Dog Agility History

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Dog agility began in Great Britain in 1977 at the Crufts Dog Show.
The management wanted something to fill an empty ring at the show between the obedience championships and group judging.
They wanted something that was spectator-friendly and dog safe that could be performed on the Olympia's hard floor.
A dog jumping course was decided upon and the show committee used the expertise of a horse show jumping trainer and a working trials exhibitor to create the course.
An exhibition was held in 1978 and the first competition was held in 1979 at Crufts.
This was the beginning of Dog Agility competition.
Agility came to the U.
in the mid 1980's when Peter Lewis, one of the original competitors in the U.
, met with Ken Tatsch to discuss the creation of an agility organization in the U.
The United States Dog Agility Association (USDAA) was incorporated in Texas in 1987.
The sport in the U.
offers many levels of competition and titles to be earned.
Dog Agility equipment in the U.
under the USDAA was very similar to the British equipment as were the rules.
Other organizations have varied their equipment and rules to allow for lower and safer jumps and obstacles.
There are now three levels, The Teacup Dog Agility Association (TDAA) - which caters to small dogs, Canine Performance Events (CPE)- in which jumps heights do not exceed the dog's height.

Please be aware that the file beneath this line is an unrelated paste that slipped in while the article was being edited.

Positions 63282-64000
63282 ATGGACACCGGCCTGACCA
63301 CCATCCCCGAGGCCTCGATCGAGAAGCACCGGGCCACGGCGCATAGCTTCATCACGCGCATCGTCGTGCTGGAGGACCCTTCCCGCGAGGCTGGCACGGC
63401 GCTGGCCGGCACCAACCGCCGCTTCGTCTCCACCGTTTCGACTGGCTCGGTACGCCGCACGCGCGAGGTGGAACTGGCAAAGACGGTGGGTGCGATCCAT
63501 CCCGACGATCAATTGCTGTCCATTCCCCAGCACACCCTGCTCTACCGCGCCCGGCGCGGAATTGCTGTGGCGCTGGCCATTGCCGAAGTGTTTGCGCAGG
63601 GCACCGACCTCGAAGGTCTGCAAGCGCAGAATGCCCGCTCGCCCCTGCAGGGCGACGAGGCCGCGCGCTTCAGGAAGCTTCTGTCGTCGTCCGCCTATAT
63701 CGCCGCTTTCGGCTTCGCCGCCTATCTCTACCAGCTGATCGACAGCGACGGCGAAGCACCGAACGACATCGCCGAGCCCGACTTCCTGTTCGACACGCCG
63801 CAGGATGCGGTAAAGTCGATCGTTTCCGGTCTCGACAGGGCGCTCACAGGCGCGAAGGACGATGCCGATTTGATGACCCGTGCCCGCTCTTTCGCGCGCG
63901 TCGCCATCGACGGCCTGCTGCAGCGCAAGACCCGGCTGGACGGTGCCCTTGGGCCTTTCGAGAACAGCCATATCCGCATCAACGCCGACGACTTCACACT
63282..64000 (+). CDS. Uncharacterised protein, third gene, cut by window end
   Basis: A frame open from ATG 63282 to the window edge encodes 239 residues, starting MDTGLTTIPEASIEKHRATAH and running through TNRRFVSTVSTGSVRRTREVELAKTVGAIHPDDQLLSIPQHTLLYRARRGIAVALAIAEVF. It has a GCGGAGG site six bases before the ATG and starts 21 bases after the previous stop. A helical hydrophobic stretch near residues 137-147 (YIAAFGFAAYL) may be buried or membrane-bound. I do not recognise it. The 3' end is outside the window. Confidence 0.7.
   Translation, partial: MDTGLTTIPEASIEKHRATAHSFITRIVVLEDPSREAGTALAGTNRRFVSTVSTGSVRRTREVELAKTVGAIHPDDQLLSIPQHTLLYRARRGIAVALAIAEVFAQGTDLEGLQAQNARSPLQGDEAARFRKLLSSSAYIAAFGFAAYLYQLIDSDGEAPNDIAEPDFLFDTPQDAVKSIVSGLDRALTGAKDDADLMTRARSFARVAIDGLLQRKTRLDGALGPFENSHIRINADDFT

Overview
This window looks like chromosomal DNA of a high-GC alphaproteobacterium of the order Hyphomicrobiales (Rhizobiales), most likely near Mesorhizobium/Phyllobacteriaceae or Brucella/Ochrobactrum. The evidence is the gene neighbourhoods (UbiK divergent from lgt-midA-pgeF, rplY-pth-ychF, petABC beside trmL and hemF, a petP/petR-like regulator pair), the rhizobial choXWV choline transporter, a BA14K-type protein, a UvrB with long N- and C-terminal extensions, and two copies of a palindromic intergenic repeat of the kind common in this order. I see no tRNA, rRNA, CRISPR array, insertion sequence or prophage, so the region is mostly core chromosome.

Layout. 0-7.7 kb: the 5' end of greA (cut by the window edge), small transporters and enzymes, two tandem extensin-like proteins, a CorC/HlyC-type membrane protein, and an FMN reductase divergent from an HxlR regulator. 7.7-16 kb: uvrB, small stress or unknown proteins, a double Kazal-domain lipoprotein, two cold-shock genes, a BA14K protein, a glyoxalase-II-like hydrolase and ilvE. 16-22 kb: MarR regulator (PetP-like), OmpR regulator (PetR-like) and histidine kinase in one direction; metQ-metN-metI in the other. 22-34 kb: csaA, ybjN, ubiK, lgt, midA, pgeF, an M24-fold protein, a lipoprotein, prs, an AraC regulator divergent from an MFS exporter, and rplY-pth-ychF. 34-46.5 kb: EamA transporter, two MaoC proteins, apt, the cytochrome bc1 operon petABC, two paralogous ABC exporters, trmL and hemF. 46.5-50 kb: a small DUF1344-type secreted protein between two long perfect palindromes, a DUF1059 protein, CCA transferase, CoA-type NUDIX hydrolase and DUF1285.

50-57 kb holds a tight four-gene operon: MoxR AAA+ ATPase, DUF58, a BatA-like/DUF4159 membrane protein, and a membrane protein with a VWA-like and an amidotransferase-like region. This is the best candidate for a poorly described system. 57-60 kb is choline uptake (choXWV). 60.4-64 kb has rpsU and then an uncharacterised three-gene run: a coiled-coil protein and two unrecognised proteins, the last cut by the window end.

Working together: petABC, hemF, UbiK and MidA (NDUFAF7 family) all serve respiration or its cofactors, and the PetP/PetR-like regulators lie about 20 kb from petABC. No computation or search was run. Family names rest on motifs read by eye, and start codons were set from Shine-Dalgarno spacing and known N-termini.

And the USDAA which follows the earlier rules.
Why Agility? It's a great way to help your dog let off excess energy in a fun, controlled way.
It provides a change of pace from standard obedience training and has actually helped obedience dogs to improve as it is a stimulating exercise.
It keeps your dog in shape, improves dog/handler relationship and is fun! Think of it as a fun way to spend time with your dog and both of you will be getting exercise and improving obedience at the same time.
What a great sport! Agility equipment is not terribly expensive, basic obstacles can be purchased for about $175 or less.
Most of the equipment that is portable is made from lightweight PVC.
Most any dog can do agility, if they are healthy and have a bright mental attitude.
With the Teacup Association even small dogs can have the same fun as the larger dogs.
Even the very large breeds have competed in the sport.
If your dog enjoys jumping and running and you have good control there should not be a problem trying the agility obstacle course.
There are now many books on the subject of training your dog for agility as well as online sites.
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